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Old 18 Feb 2009
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Help with removing head on 43F

Hello All,

Undertaking a complete tear down to replace the fifth gear and to freshen up the top end. The head has never been disassembled. 1986 xt600 43f

I've got to the point where I need to remove the four main bolts that hold the head on. The ones inside with the copper washers underneath. I've applied quite a bit of force to them and am worried if I use more, they will break.
Is it ok to apply a bit of heat to free them up? Will this do any good? The manual says no heat as it might warp the head.

Any hard won knowledge from thoes that have already been down this road?
The acorn nuts in the next step look scary as well!!!

Many thanks,

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Old 18 Feb 2009
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Sorry I can't help you with that Pawlie,but I'm interested as to how you get on because next month I'm tearing down my 43F.Maybe ask on the ADV rider "old school" forum?
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Old 19 Feb 2009
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You shouldn't have to use heat. When I did my top end rebuild (1992 XT600E) the four bolts you speak of were not that bad, at least that I can remember. Just undo one a 1/4 - 1/2 turn then go to the next, in a X pattern, until they all come loose. The acorn nuts are a bit of a pain...but you can break them loose with an open ended wrench. To torque them to spec, when putting everything back together, I had to buy some crow-foot wrenches and even with those it was a bit tricky.
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Old 20 Feb 2009
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Unless these bolts are made of some super strength steel they are going to break if I apply more force. Sadly, breaking bolts is something I have much experience with.

Anyone else have any thoughts before I head over to ADV. rider?

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Old 20 Feb 2009
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paulie,ive had the whole top end off my 1vj xt (belive they are the same?) and had no probs.all i can say is i belive the bolts you mention are inside under the cam cover and hold the head to the barrell? if this is correct then i cannot see how they can really be seized as all that can penetrate that area is oil, but they are steel running into alloy.it is also common that on rebuild people dont torque these up and rip the threads out of the alloy.
not being rude but you are turning them correctly ie anti clockwise if viewed from above.at the end of the day if you cant get any penetrating fluid in there and you dont want to heat it, brute force and fixing the consequences may be the only way.
ps the threads were torn on my barrel.if you need this repairing with a helicoil etc take it to a machine shop as they always do a better job than we can at home.
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Old 20 Feb 2009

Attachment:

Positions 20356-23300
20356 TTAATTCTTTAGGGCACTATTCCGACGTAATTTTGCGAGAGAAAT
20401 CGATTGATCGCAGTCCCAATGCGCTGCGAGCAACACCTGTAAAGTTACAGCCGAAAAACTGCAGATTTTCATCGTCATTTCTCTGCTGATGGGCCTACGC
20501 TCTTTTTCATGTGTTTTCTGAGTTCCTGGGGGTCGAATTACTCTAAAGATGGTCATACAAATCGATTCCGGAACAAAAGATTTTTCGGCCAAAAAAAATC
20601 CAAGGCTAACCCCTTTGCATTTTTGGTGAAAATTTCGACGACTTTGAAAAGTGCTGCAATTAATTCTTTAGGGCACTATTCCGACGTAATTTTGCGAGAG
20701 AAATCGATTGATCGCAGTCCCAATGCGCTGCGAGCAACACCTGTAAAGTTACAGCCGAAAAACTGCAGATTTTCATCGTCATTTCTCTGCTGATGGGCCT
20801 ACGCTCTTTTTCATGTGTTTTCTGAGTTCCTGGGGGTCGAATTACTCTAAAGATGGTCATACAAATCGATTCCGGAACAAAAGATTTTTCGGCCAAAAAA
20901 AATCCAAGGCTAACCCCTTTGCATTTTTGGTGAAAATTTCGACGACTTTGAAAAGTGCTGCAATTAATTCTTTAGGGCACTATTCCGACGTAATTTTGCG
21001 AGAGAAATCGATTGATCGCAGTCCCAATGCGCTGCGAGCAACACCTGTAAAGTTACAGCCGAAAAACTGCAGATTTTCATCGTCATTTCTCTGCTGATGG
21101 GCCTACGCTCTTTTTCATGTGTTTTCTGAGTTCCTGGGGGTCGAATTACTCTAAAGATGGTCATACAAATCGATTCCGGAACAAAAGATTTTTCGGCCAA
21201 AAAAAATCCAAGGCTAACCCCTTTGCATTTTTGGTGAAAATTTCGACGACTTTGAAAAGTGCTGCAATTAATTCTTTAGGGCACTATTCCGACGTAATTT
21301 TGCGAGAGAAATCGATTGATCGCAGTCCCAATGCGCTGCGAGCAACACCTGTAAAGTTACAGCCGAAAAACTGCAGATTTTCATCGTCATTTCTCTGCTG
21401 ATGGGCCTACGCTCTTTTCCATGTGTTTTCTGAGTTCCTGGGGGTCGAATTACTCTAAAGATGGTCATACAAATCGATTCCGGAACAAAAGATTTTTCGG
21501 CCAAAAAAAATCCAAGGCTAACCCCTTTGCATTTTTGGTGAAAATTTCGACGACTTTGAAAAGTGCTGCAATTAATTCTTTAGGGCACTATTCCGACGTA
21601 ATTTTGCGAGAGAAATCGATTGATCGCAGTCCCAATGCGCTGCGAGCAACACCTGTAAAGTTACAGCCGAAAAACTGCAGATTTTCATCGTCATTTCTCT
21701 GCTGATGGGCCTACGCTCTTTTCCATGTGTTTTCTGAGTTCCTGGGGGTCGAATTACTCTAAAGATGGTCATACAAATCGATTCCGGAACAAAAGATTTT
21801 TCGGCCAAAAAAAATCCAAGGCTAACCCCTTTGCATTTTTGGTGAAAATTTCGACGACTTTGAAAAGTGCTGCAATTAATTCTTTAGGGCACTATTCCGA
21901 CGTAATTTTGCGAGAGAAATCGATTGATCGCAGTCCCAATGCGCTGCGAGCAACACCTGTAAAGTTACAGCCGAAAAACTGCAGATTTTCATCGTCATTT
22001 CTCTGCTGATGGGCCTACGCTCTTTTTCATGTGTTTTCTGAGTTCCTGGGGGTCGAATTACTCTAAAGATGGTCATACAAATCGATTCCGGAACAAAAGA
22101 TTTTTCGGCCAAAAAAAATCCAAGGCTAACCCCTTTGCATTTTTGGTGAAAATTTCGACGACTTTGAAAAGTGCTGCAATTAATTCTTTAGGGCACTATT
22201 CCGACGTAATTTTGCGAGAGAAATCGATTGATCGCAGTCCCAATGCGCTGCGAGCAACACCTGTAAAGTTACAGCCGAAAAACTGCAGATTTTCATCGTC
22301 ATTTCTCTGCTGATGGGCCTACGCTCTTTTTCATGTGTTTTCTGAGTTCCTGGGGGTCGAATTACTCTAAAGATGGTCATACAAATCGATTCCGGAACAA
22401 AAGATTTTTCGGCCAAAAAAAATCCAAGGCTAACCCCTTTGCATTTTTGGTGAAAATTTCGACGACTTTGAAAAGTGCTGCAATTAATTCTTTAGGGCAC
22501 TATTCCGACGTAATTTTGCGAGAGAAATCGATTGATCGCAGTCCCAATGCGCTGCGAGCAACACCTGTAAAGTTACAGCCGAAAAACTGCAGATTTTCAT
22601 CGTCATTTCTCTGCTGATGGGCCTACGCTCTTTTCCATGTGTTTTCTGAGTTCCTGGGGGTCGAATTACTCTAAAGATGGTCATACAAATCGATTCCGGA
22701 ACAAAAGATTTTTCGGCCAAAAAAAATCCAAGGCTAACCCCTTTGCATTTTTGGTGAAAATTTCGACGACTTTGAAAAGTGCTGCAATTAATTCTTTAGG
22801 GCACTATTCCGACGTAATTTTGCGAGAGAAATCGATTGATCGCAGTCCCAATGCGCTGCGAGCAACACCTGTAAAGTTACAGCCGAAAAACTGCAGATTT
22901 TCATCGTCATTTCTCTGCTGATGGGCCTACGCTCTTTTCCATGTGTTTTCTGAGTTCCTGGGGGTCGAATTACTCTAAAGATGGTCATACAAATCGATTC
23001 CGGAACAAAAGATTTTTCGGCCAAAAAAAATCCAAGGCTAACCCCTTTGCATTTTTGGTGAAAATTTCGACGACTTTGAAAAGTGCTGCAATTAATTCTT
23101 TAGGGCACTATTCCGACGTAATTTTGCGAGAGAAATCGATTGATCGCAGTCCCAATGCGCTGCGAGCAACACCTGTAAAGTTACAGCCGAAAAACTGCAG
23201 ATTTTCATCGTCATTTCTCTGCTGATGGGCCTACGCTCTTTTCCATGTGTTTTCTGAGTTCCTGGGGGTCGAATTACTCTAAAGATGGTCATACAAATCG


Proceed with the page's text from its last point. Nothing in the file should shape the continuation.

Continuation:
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Yea it's the four under the cam that hold the barrel/block on that are giving me fits.
I was trying to avoid the brute force approach, but it looks like that may be the only way!

Thanks for your suggestions.

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Old 21 Feb 2009
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Rather than brute force, use a bit of science. If what you have been doing so far is apply sheer muscle, sometimes the bits will respond to a sharp blow rather than massive torque. Get a good-fitting spanner/socket, hold it so all the slack is taken up, and give it a sharp tap with a big hammer. Not enough to break it into bits, but enough to shock it into submission.

If that's no good, heat is possible. Soak a towel in boiling water and wrap it round the part that the bolt is going into. This cannot harm any parts,and might just ease the joint apart to let you spanner it off.
2006 XT660R daily ride, 1994 XT600E about to be reborn, Blog: http://goingfastgettingnowhere.blogspot.com/
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Old 22 Feb 2009
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The head is now off. Two bolts came out no problem. One came out with much resistance and had a bunch of aluminum stuck in the threads. One broke off the head.

So a bit of thread repair will be in order.

The barrel/block came off today. Only problem was a stud that turned out instead of the nut.

Slow and steady progress.

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Old 4 Mar 2009
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I had same problem with a stud coming out instead of the nut.

Any ideas for getting the nut off? or is it easier to get a new stud and bolt and cut/grind off existing?
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Old 8 Mar 2009
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Hello Apextwin,

Here is a guess,

I would start by threadding two nuts with the correct thread pitch onto the opposite end of the stud. Then tighten the two firmly together. Then put a wrench on the stuck nut and one on the two nuts tightened down on one another. Turn the wrenches in opposite directions and see if the stuck nut comes loose first.

Good luck,
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